American Journal of Psychology and Cognitive Science
Articles Information
American Journal of Psychology and Cognitive Science, Vol.4, No.1, Mar. 2018, Pub. Date: Jun. 6, 2018
Deployment-Related Differences in Posttraumatic Stress Disorder Symptoms and Benefit Finding in the Army National Guard
Pages: 1-7 Views: 1187 Downloads: 308
[01] Jessica Kelley Morgan, Behavioral Health and Criminal Justice Division, RTI International, Research Triangle Park, North Carolina, USA.
[02] Janice M. Brown, Behavioral Health and Criminal Justice Division, RTI International, Research Triangle Park, North Carolina, USA.
[03] Robert M. Bray, Behavioral Health and Criminal Justice Division, RTI International, Research Triangle Park, North Carolina, USA.
Research has shown that military members experience PTSD at higher rates than their civilian counterparts, but evidence is also accumulating that military personnel deal with adverse events, including deployment, and experience positive outcomes such as benefit finding and posttraumatic growth. The goal of the current paper was to explore the differences in posttraumatic stress disorder symptoms, benefit finding, and quality of life by deployment history in a sample of Army National Guard service members. We found that those who had experienced a combat deployment reported higher numbers of stress reactions, including PTSD symptoms, and more issues related to quality of life. Soldiers who had experienced a combat deployment were also more likely to report benefit finding from their military experience. We also examined the impact of both benefit finding and PTSD symptoms on overall quality of life simultaneously and found that both constructs act on quality of life in opposing directions.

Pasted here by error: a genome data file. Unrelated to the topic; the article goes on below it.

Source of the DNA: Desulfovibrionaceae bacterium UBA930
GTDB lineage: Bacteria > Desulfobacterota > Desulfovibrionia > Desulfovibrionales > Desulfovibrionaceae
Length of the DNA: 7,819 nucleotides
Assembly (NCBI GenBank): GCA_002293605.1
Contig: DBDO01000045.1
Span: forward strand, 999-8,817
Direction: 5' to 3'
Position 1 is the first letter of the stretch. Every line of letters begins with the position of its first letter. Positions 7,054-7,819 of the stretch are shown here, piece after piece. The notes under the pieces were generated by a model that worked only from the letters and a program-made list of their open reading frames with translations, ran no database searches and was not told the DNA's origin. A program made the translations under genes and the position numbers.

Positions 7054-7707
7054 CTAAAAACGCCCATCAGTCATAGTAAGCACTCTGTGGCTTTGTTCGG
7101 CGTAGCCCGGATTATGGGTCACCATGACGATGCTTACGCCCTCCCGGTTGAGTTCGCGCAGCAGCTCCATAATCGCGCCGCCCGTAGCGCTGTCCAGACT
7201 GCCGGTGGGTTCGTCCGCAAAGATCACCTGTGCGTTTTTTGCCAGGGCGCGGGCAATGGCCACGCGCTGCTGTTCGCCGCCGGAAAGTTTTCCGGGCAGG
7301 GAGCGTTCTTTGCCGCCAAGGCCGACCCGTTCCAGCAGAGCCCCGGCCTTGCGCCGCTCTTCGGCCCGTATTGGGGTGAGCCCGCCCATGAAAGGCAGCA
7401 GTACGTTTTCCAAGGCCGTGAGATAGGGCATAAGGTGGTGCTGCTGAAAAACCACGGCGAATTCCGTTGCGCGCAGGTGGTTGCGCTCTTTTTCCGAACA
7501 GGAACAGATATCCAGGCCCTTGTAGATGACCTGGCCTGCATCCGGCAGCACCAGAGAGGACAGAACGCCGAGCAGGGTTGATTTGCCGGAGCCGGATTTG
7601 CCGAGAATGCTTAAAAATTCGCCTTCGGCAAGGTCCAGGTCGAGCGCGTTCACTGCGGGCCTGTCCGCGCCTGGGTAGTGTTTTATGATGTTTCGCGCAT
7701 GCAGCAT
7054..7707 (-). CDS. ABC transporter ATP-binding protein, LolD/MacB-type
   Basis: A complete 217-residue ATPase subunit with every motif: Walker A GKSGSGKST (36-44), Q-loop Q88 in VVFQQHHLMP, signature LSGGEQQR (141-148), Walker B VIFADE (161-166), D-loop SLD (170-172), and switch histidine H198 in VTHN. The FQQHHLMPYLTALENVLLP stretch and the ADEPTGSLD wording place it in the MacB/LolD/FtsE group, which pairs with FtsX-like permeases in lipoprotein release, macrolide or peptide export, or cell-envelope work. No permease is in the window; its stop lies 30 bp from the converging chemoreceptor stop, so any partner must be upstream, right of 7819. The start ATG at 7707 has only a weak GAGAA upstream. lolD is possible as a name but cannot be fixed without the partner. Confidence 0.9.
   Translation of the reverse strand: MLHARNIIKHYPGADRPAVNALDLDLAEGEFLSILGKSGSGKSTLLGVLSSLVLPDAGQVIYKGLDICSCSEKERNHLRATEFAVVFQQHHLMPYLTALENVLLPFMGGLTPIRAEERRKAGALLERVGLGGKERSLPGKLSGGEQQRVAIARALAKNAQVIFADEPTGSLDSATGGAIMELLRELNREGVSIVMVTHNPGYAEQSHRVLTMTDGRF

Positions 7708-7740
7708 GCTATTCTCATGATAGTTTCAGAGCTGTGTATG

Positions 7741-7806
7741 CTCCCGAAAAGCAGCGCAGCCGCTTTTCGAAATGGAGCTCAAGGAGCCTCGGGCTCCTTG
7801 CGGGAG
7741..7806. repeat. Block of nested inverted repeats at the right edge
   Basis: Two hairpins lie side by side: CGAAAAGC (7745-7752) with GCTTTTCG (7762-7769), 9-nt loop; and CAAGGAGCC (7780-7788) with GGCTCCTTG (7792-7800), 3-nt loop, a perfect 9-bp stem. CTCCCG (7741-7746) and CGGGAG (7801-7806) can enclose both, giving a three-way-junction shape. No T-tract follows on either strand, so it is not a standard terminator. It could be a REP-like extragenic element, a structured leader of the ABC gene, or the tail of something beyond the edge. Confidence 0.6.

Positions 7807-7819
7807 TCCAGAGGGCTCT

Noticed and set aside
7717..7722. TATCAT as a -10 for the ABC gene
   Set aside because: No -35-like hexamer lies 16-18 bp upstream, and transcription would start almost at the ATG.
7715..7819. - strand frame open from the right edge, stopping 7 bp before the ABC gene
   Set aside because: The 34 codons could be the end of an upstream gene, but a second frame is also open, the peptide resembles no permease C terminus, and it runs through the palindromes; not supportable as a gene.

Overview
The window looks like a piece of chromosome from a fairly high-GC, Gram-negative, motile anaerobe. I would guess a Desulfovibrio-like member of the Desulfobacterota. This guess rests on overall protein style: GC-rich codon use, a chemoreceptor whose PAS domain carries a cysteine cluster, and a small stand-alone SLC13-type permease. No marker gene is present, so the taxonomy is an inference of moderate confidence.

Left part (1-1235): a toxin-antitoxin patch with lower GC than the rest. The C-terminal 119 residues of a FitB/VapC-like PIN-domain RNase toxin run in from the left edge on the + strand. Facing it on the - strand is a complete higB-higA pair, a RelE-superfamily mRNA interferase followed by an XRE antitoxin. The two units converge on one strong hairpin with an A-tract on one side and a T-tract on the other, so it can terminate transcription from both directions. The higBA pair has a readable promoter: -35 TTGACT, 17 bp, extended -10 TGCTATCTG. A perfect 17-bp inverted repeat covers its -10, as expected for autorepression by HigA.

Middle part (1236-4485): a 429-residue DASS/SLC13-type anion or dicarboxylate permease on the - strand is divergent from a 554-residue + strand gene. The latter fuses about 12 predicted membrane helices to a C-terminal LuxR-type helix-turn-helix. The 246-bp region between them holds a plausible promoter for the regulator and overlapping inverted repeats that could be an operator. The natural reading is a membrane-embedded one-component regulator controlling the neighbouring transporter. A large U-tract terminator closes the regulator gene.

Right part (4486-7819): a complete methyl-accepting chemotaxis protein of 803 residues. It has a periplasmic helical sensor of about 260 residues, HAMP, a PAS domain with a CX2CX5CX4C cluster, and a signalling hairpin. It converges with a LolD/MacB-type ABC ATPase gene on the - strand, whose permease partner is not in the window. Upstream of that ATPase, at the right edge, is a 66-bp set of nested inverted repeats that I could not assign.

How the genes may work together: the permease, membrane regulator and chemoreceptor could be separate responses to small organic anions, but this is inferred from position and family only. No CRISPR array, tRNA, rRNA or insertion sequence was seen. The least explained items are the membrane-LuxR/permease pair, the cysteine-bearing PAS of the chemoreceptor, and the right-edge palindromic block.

Benefit Finding, Military, Posttraumatic Stress Disorder, Deployment, Stress, Quality of Life, Army National Guard
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